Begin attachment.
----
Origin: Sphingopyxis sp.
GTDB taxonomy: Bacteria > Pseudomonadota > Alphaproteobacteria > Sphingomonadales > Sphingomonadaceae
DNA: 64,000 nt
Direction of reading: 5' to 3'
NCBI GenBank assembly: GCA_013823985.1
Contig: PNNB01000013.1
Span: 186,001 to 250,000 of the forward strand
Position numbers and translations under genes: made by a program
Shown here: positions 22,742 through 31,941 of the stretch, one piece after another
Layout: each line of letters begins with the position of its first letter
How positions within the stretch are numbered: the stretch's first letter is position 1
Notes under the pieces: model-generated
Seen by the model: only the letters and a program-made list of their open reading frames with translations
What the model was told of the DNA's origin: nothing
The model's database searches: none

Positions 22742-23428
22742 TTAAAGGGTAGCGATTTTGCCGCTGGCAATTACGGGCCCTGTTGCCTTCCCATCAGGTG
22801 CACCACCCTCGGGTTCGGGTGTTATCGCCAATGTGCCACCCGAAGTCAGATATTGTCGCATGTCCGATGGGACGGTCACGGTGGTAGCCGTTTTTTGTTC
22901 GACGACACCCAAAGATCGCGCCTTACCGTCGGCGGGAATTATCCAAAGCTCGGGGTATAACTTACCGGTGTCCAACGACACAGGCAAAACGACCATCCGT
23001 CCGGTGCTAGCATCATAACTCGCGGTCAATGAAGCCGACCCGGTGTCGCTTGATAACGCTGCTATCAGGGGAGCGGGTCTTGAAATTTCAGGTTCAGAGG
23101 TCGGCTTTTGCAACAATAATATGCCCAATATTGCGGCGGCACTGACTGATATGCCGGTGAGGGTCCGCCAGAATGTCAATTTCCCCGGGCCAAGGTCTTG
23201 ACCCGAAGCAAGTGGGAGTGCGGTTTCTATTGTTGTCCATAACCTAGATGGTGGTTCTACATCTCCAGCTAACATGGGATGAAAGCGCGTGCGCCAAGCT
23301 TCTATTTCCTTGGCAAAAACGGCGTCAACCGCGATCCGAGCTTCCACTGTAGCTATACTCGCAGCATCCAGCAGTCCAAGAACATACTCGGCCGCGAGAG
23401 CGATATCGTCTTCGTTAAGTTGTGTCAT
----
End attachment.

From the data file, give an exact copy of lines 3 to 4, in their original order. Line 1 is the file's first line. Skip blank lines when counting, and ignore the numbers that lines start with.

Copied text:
DNA: 64,000 nt
Direction of reading: 5' to 3'